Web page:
I glanced at the beautiful Patek Philippe white gold watch Sylvia had given me as a gift only two weeks earlier. It said five-thirty, so we had only been in flight for about two hours. Sylvia caught my glance to my watch. “Well, just think, Mark—in only eight hours or so, we’ll be in London. And with the time difference of eight hours, we should arrive before ten tomorrow morning. We’ll pass the evening on the plane. Not the most romantic setting, but maybe they’ll show a good film.”

“Anything that would drown out the sound of the engines would be fine with me. This noise is driving me crazy. How in the world do you stand it?”

“Why, I simply tune it out and concentrate only on what I want to hear, like the sound of your voice,” she said with a smile. “Here, let’s try a little exercise for fun. With practice, you should be able to hear just as I do.” She pointed at two businessmen seated halfway between us and the center of the plane. “Concentrate only on their voices. Block out the sound of the engines and all the other voices on the plane.”

I tried following Sylvia’s directions. As I tried to focus my hearing, the other conversations became a blur, as if I were changing the dial on a radio. At last I honed in on the conversation of the two businessmen discussing “cost overruns.” Their conversation was so boring, it hardly seemed worth the trouble to listen to. I told Sylvia.

“All right,” she said. “Then try the couple in the front of this section.”

Now I had to concentrate even harder, as Sylvia and I both listened to the couple in the front of the rear section, almost in the very center of the plane. They were arguing about the schedule of their holiday. The conversation didn’t particularly interest me, and I found the strain annoying.

“This is very difficult for me,” I admitted.

“Of course it’s difficult for you. You’ve only been able to do this for a week. It wasn’t easy for me my first week, let me tell you. I didn’t have someone who loved me by my side to guide me. I was all alone. I had to discover everything by myself.”

“I’m lucky to have you,” I admitted.

“We’re both lucky,” Sylvia answered, as she kissed me on the cheek.

I smiled back at her. “I guess we are. It’s hard for me to believe how well everything is going. It seems too good to be true.”

“Well, believe it. Because it is true. Here, let’s try another one.” She pointed at another couple, this time in the front section of the plane between the middle and the very front.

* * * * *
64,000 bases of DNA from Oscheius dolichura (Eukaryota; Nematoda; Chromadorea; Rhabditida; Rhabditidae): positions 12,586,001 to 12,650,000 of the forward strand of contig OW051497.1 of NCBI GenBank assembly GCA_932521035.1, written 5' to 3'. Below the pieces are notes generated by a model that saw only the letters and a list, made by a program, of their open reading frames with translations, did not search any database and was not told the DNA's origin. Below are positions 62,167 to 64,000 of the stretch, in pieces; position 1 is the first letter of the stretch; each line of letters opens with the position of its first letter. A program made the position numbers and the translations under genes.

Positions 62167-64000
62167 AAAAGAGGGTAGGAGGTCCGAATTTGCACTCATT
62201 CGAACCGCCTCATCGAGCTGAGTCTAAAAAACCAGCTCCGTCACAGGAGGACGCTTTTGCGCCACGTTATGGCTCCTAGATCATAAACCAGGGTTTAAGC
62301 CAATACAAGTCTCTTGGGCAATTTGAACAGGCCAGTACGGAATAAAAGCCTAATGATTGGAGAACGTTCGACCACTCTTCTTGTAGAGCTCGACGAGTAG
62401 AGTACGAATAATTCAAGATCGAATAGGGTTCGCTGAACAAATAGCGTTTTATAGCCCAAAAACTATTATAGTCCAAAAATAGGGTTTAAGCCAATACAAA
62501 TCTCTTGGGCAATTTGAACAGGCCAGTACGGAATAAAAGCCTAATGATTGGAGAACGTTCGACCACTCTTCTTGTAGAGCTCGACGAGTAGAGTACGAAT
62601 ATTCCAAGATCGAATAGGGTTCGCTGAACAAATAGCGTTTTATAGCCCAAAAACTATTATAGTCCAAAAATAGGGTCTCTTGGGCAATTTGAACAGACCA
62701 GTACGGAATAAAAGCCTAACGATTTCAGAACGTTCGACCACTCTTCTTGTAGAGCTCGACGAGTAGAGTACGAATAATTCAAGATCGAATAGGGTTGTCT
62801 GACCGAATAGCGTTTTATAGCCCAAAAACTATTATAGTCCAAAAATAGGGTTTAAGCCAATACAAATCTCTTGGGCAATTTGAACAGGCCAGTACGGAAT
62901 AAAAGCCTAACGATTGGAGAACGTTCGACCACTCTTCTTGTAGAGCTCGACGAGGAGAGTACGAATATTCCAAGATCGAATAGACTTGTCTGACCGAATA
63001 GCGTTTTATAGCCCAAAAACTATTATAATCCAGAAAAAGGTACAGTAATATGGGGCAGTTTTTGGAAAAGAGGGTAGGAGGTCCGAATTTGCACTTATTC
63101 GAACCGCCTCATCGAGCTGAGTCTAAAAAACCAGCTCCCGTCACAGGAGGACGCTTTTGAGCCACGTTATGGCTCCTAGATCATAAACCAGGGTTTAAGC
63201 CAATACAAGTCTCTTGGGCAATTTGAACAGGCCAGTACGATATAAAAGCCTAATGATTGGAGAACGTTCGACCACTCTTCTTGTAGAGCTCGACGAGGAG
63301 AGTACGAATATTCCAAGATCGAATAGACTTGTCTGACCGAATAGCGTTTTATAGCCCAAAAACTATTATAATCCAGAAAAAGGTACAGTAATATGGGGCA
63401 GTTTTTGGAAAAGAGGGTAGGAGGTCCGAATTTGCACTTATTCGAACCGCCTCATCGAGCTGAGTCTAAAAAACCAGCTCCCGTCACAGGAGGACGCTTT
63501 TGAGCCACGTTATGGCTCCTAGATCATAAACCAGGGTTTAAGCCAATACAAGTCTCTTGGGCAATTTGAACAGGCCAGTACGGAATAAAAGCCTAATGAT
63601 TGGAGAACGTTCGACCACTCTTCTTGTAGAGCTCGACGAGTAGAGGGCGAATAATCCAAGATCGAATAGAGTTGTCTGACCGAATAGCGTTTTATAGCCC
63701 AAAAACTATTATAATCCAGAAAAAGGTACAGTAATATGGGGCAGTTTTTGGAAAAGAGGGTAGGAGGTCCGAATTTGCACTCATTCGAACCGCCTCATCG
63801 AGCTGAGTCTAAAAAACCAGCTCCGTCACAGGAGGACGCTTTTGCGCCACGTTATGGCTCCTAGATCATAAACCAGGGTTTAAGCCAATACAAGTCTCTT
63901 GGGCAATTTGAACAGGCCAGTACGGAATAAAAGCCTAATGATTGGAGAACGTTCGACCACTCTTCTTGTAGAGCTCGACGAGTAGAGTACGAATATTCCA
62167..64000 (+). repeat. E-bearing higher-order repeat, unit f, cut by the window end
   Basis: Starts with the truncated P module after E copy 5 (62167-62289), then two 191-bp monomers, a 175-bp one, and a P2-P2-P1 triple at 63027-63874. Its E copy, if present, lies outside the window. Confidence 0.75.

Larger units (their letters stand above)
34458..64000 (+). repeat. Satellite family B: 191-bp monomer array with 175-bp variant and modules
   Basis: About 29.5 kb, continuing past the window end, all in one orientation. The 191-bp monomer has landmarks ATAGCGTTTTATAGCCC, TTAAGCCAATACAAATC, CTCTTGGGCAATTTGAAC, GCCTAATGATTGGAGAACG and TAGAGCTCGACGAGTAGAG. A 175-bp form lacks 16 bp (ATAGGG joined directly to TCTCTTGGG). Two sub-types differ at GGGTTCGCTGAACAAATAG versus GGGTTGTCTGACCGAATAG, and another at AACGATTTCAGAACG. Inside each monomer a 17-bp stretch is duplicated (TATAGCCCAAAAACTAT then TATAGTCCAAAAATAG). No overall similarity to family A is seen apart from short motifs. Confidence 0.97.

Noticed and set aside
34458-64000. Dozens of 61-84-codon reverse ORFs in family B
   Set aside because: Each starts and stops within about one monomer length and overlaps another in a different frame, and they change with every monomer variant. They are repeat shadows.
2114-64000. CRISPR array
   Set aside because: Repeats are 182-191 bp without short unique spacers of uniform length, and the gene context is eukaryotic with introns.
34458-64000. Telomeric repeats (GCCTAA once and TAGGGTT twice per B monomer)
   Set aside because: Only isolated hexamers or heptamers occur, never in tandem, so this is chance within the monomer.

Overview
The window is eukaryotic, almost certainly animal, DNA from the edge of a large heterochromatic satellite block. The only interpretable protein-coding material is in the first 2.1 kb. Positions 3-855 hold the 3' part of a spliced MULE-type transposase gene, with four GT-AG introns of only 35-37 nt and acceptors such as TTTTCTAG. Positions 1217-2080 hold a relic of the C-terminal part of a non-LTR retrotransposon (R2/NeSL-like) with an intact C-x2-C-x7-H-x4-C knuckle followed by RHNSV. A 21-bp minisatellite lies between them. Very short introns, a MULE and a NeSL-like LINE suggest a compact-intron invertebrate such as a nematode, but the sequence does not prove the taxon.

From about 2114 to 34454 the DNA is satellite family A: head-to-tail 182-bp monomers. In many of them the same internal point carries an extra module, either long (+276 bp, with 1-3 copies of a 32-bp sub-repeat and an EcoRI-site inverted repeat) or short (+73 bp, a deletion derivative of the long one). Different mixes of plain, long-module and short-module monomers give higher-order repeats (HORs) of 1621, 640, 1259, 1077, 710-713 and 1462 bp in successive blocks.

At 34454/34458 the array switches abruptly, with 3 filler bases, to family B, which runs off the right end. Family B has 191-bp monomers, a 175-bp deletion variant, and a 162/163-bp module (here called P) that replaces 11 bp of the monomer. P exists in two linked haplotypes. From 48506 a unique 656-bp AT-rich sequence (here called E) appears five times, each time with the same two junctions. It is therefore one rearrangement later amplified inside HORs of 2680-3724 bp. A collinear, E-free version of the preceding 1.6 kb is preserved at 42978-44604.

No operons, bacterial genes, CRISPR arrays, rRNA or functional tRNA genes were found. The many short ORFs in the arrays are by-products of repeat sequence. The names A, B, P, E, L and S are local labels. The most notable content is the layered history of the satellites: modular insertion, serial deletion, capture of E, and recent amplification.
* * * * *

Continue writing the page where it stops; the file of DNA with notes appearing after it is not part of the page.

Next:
We both focused on their conversation, and found that they were newlyweds on their honeymoon. They spoke of their plans for the future and their baby, which was due in eight months. This provided only an instant of innocent diversion for us, for only a second later, her voice changed to one of terror, and both Sylvia and I heard her words: “Oh my God! They have guns!”

Her next words could not be deciphered, for the whole front section of the plane broke out in a verbal pandemonium mixed with several screams.

“Your attention please,” came a voice over the loudspeakers of the plane, a voice with a distinctly Middle Eastern accent. “Everyone stay in your seats and no one will be harmed.”

Sylvia and I stared at each other, our full attention on the voice over the speaker.

“There will be a slight change in flight plans. This plane is now under control by the Islamic freedom fighters. No one is to move from their seat. If you do as you are told, I promise you will not be shot at this time.”

At least two hundred voices all spoke at once now, voices containing questions, panic, and anger. The voices merged together like all voices of the crowd do, becoming like one loud question: “Why is this happening? What will they do to us?” And I heard several people say aloud what I was thinking—on September 11th the hijackers told the passengers everything would be okay if they cooperated, then they flew the planes into the buildings. 

“We are merely going to land in a country that is neutral to our people. Then you will be exchanged for the freedom fighters held by the infidels.”

From the front of the plane, Sylvia and I could hear a voice ask, “What if they won’t let your friends go free?”

“Pray that they do,” came the response of one of the gunmen.

Sylvia’s eyes welled up with tears and she balled her delicate hands into little fists. “They can’t do this to us. I looked forward to our being together for so long,” she sobbed.

The voice came over the speakers again:  “At this time, everyone will place their passports in their laps for inspection. No one may leave their seats for any reason.”

I looked around and saw people nervously fumbling for their passports. All, except for the blond man behind us to the left, who seemed to move more smoothly and more confidently than the rest. He quickly pulled an American passport and his wallet out of a jacket pocket and slipped them discreetly under his seat. Sylvia leaned over me to see what I was looking at, and then we both saw him open his attache case at his feet. He withdrew a Walther .380 caliber automatic, complete with silencer attached, and wrapping a newspaper around it, hid it in the magazine pouch on the back of the seat directly in front of him.

“Oh no,” said Sylvia. “Is he one of them?”

I assured her that he wasn’t.

“How can you be so sure?”

“If he were one of them, he wouldn’t be trying to hide his gun—or his American passport.”

Just as I finished saying that, he pulled a Canadian passport from his other jacket pocket and placed it patiently on his lap.

In the front of the plane were two gunmen. One had a beard, and carried a large handgun. He kept looking around, then finally satisfied himself with staying in the front section, while the other decided to join those of us in the rear section. Both men were very well dressed.

The hijacker in the rear section had a moustache and his hair was black like the man in front. He also had a large handgun. Though he was not too close to me yet, I guessed that the revolver might be a .357 magnum, or worse yet, a .44 magnum—the type used by Clint Eastwood in his Dirty Harry movies. I knew that such a gun would easily blow a hole through the side of the plane, probably plunging us all to our deaths. But, then a moment later, the gun lost some of its significance as the gunman pulled a hand grenade from inside his jacket.